Using the Discussion Format in Large Classes

January 29, 2013

(This article first appeared in the Graduate Teacher Program Handbook. Copyright © 1988 by the Board of Regents, University of Colorado.)

Ken Battle, Graduate Teacher Program


This article is based on a Graduate Teacher Program workshop and an interview held by Ken Battle of the Graduate Teacher Program with Professor John Powelson, Department of Economics.

Professor Jack Powelson, after many years of teaching experience, recently began using a discussion format in lieu of the traditional lecture method of teaching, despite the argument for "convenience" offered by his colleagues for the lecture format with large classes. His goal is to encourage students to engage in and challenge the subject-matter. As Professor Powelson says, he wants students to "exercise their imagination," "go out on a limb," "grapple with the situation." In brief, in discussion sessions, Professor Powelson expects students to take a stand on the question under investigation.

Believing that the learning process for students in large and small classes can be significantly enhanced by teaching through discussion, Professor Powelson experimented with this strategy in two "Economic History of the United States" courses.

Before implementing his teaching through discussion method, Professor Powelson anticipated and resolved certain structural problems inherent in this way of teaching, The first problem, classroom setting, was the easiest to resolve. He simply asked students to arrange the desks in a circle before the start of each class and to return the desks to their original positions at the end of the period. It is known that such a seating arrangement promotes student-to-instructor as well as student-to-student interactions.

The next problem was a matter of budgeting time so that more time could be spent on some topics, less on others. Professor Powelson resolved this time management issue by assigning the class an entire chapter or article for reading. The reading would then provide the context for those topics or issues discussed extensively during class. Consequently, he could better maintain the schedule outlined in the syllabus.

The most challenging problem, however, was to ensure that students read the material on time and thus were prepared for classroom discussion. The magnitude of the problem loomed large before Professor Powelson when--two days before the end of a semester--a student approached him saying, "The book you assigned for reading is not on reserve at the library."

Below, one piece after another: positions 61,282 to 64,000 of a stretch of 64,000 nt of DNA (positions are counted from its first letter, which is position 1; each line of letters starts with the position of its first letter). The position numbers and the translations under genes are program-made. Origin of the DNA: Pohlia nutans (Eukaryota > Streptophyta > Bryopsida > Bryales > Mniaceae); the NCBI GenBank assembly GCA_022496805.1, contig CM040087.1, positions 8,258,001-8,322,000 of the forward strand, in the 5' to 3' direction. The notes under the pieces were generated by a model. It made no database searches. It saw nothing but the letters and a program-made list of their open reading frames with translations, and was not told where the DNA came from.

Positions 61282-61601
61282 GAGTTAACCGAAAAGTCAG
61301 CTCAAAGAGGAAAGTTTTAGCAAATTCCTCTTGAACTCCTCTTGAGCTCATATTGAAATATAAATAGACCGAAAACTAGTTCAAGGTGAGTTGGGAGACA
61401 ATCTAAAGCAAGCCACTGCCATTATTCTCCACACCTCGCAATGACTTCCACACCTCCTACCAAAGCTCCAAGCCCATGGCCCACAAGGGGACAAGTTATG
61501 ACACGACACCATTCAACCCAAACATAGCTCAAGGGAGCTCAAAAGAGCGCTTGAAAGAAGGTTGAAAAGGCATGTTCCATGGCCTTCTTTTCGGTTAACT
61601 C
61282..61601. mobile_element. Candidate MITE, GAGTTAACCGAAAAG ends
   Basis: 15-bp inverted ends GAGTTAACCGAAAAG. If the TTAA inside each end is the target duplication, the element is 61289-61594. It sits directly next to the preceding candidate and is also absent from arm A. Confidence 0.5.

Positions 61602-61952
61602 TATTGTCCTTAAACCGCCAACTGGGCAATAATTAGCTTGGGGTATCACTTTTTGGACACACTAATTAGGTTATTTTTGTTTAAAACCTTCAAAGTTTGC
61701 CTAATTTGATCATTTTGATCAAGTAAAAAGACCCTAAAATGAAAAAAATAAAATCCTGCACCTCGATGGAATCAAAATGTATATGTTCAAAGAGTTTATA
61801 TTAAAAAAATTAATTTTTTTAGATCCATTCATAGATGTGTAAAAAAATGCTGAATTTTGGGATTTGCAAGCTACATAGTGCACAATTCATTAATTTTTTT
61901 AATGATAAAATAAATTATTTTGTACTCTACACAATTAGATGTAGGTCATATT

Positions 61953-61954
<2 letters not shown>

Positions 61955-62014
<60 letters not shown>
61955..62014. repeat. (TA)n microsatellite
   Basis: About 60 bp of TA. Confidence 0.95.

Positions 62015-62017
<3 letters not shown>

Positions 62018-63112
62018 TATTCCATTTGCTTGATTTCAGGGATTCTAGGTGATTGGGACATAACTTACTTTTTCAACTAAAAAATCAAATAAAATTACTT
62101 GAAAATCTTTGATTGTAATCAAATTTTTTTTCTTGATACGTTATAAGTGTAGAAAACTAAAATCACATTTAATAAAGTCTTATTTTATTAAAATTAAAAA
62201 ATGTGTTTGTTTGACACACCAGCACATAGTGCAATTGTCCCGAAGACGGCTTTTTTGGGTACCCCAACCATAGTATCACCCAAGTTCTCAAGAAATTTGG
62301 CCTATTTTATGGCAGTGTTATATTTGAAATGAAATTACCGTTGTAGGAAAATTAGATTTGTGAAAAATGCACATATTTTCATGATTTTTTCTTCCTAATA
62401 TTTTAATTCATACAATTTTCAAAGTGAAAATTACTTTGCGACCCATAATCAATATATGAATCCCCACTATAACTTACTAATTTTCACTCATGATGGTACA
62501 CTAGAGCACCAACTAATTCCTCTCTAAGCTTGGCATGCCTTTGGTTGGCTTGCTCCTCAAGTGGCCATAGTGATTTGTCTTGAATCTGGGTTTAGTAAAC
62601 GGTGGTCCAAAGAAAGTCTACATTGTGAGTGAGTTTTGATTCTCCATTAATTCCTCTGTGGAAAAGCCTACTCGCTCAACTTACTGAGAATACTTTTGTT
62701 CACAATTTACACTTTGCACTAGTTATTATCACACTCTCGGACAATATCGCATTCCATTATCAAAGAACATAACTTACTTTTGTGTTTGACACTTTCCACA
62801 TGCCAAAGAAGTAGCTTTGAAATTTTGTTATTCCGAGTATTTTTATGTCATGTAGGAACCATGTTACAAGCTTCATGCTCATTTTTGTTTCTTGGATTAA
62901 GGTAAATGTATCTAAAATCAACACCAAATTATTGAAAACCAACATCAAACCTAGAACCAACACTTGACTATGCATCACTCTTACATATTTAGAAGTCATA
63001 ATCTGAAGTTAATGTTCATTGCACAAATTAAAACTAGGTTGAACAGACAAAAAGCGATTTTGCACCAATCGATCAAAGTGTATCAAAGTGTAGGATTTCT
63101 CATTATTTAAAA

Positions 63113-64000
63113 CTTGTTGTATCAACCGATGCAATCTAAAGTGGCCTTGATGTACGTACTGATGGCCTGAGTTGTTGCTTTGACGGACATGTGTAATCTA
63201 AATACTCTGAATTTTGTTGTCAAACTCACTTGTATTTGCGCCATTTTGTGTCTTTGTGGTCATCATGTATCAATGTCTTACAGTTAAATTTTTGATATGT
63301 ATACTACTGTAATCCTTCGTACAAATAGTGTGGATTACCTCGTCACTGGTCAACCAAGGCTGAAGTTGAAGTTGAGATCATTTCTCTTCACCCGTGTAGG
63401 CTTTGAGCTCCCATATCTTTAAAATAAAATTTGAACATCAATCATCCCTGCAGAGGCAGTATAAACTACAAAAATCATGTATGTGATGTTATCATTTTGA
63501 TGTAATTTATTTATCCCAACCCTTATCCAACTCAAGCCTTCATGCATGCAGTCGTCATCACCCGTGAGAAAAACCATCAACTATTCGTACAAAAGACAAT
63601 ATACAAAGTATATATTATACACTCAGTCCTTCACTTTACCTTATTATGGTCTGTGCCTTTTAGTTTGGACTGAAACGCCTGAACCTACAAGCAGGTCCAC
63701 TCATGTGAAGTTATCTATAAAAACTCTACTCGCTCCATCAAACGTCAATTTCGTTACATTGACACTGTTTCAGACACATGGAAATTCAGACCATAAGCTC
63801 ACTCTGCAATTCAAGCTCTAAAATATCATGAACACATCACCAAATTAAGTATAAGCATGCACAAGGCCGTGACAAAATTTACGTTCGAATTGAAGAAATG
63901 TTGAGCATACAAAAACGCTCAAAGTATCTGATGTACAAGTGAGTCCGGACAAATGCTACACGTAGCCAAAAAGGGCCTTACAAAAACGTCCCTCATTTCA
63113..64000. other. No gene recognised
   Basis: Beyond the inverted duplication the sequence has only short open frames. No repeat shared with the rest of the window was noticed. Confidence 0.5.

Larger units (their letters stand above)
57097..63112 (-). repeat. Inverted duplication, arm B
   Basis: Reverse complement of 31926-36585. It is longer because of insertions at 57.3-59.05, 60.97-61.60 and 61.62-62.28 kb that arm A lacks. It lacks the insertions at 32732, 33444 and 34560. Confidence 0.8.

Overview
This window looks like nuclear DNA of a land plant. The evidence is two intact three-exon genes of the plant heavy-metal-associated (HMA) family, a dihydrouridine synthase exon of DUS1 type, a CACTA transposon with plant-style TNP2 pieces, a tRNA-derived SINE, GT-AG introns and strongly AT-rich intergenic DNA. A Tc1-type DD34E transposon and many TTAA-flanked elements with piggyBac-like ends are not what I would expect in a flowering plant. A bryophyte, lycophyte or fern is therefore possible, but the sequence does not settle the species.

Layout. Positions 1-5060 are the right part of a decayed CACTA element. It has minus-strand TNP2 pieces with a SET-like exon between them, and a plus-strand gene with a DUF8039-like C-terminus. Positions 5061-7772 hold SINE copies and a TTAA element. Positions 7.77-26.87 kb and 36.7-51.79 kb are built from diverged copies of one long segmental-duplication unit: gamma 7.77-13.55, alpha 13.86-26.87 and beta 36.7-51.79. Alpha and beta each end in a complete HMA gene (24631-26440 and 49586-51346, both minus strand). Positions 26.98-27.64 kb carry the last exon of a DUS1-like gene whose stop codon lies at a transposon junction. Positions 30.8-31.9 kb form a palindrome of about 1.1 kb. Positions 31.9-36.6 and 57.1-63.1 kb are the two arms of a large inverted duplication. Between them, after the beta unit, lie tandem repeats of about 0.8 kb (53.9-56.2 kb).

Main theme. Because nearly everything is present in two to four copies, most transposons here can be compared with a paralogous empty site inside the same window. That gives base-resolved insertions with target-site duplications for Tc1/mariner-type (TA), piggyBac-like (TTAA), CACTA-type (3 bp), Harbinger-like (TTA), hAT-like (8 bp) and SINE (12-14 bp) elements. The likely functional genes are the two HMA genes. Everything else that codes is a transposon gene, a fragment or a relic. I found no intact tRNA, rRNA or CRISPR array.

Realizing that teaching through discussion can be a superior method of instruction only when students read their assignments, Powelson created a strategy to resolve the problem. At the beginning of class, he would draw a student's name from a stack of 3 x 5 index cards (i.e., the class roster) and then proceed to question the student on the reading assignment for that class session. Because the classes were conducted more like oral examinations rather than discussion periods, this method was not very successful for facilitating a true discussion.

As his experience with class discussion evolved, he started assigning the class general questions to prepare for forthcoming discussion periods. Subsequently, when Professor Powelson called on students at the beginning of class, he would pose such general questions as: "Is this article analytic or descriptive?" "If it's an analytic piece, what are the tools of analysis the author uses?" What is the theme of the article?" "What supporting evidence is there for it?" In addition he required each student to prepare for class an abstract of the article or chapter assigned for reading and discussion. Professor Powelson found that this structure set up a more favorable atmosphere for question and discussion.